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A Turning Point in Saving Bats from white-nose syndrome - White-nose syndrome (WNS) is caused by a fungus, Pseudogymnoascus destructans (formerly known as Geomyces destructans). Given the extent and rate of spread of the fungus (Pseudogymnoascus destructans), which causes WNS in North America, it is time to admit that it can’t be stopped.

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A Turning Point in Saving Bats from WNS | Merlin Tuttle

Source: www.merlintuttle.com/2016/06/07/a-turning-point-in-saving-bats-from-wns

By Paula:

June 7, 2016

A Turning Point in Saving Bats from White-Nose Syndrome

By Merlin Tuttle



Given the extent and rate of spread of the fungus (Pseudogymnoascus destructans), which causes WNS in

North America, it is time to admit that it can’t be stopped. It is here to stay, and further attempts to document

or prevent its spread are more likely to exacerbate than alleviate bat mortality. The last thing that the

relatively small numbers of survivors need now is more human disturbance during a period of critical stress.

An unknown portion of the WNS die-off has almost certainly been caused by well-intended human efforts to

help bats in hibernation sites. Human entry typically causes bats to raise their metabolism and burn up extra

energy, even if they do not visibly arouse. A single ill-timed disturbance can force a bat to waste a month’s

supply of stored fat. In bats whose energy has already been depleted by WNS this could be the straw that

broke the proverbial camel’s back.

Bats are highly mobile, able to spread WNS with almost unbelievable speed, as they’ve already proven. They

also know and visit thousands of roosting places unknown to us, making effective control impractical, if not

impossible, even if a safe and effective cure could be found.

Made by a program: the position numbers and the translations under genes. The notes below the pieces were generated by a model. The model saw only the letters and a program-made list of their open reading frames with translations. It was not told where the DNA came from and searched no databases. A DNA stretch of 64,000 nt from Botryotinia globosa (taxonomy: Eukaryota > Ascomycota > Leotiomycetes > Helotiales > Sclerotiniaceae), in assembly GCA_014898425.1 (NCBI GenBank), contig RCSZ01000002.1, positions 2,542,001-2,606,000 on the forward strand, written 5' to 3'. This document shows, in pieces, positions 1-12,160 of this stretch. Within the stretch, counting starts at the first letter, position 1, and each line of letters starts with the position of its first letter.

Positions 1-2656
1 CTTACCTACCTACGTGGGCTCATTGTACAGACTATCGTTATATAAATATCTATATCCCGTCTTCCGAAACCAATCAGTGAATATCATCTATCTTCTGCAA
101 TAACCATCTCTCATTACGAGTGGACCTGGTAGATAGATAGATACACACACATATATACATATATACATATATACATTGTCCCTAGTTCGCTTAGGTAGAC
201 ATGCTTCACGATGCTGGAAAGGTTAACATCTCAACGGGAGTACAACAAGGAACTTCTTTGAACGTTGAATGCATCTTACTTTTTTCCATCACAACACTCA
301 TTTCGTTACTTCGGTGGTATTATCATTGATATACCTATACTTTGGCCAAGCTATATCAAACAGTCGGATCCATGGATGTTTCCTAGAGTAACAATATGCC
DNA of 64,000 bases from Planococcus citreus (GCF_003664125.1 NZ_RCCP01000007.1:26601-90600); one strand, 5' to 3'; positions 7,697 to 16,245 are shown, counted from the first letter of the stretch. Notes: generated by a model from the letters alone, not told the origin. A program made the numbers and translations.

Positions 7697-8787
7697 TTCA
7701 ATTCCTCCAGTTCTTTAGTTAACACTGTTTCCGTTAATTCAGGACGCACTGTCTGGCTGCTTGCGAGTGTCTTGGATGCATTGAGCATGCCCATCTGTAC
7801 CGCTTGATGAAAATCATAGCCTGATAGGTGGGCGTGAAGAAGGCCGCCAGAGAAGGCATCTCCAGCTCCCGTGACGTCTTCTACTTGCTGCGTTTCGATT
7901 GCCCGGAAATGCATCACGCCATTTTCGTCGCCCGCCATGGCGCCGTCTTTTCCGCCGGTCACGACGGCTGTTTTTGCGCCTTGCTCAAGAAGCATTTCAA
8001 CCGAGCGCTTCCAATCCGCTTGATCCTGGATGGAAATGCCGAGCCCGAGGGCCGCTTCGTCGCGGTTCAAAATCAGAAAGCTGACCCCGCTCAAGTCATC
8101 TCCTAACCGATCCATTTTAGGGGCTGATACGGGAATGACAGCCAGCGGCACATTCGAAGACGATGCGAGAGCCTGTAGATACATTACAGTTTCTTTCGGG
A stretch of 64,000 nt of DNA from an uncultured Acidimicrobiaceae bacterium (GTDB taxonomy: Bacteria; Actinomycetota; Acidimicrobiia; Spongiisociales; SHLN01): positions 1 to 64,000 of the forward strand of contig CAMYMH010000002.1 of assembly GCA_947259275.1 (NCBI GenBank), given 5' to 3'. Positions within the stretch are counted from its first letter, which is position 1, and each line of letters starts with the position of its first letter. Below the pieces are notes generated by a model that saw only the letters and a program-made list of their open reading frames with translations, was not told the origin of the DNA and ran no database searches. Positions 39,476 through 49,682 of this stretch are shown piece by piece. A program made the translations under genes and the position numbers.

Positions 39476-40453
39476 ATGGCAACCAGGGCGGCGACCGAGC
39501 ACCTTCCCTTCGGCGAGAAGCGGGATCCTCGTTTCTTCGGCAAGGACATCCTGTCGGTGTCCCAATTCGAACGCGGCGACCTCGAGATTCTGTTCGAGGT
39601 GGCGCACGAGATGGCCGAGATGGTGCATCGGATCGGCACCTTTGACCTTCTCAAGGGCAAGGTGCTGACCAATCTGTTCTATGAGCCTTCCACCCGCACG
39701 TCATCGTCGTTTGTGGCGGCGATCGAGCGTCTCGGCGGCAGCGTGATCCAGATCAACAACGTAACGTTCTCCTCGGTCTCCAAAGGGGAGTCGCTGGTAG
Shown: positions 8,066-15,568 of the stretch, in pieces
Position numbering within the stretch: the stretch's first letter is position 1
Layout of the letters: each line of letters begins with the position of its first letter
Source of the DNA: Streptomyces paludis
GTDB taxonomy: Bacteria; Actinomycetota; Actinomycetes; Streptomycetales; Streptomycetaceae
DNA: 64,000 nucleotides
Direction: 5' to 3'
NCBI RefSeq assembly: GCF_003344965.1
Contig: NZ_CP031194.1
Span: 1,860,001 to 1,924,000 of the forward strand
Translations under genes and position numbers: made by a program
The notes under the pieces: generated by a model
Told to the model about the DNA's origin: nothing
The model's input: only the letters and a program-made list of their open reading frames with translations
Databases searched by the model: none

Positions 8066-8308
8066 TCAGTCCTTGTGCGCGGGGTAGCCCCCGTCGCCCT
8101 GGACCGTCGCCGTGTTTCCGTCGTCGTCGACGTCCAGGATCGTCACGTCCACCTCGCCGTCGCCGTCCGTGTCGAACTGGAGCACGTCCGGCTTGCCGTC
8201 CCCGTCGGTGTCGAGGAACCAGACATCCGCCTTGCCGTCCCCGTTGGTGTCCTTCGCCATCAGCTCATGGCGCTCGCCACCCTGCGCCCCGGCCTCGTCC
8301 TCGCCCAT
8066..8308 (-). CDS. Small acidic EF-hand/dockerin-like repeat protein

Hibernating little brown myotis (Myotis lucifugus) in a Michigan mine. Hundreds of miles of passages in this

state’s abandoned mines have been protected, but are unreachable for status surveys, making accurate counts

impossible. Summer monitoring of feeding habitat with bat detectors likely would give more reliable year-to-

year evidence of status trends.

Suggestions of treating caves to eliminate or suppress WNS, pose risks of unintended consequences.

Mycologists have warned that “Attempts to eradicate specific cave microorganisms may lead to undesired

fungal or bacterial outbreaks since intact communities may interact as biological control agents.”

Federal and state agencies are currently considering a proposal to test fogging with an apparently nontoxic

chemical suppressant in an abandoned railway tunnel in Georgia this winter. The tunnel’s former hibernating

bat population has fallen from 5,000 to just 220 since the arrival of WNS.

Because remaining bats likely have the highest natural resistance, they may be ready to begin rebuilding on

their own, as appears to have happened in other locations. Even if the proposed experiment caused half of the

remainder to die needlessly, the experiment could be mistaken as successful because 110 “were saved.”

Such treatment is impractical on a large scale and would neither eliminate the fungus nor prevent reinfection

of bats. It also could have unintended consequences. It could trigger costly bat arousals caused by ultrasonic

sounds, odors or air movement during pressurized release. And, even if nonlethal, it could suppress non-target

organisms, disrupting unique cave ecosystems of potentially great value.

Huge expanses of hibernating gray myotis in Fern Cave, unbelievable speed, as they’ve already proven. They

Alabama. This cave shelters America’s largest hibernating bat

populations, mostly gray myotis. Because of its miles of

extremely complex passages, hundreds of thousands of bats at a

time may be overlooked during winter surveys, again making

acurate status trend determinations impossible.

At this point I believe we should pursue two primary goals to

deal with WNS: 1) improve protection at key hibernation sites

for all bats (not just for species already listed as endangered)

and 2) expand standardized monitoring of status trends in

summer habitats, based on ultrasonic detection. In some cases

entry/exit counters in protected cave or mine entrances may

also prove helpful. It is imperative that we accurately monitor

status trends to credibly defend threatened and endangered

listings and to measure the efficacy of conservation actions,

including improvements in summer habitat and restoration and

protection of hibernation sites.



bat . bat conservation . bats . conservation . disease . merlin tuttle . merlin tuttle's bat conservation . White-

nose syndrome . wns


Article Source: www.merlintuttle.com/2016/06/07/a-turning-point-in-saving-bats-from-wns

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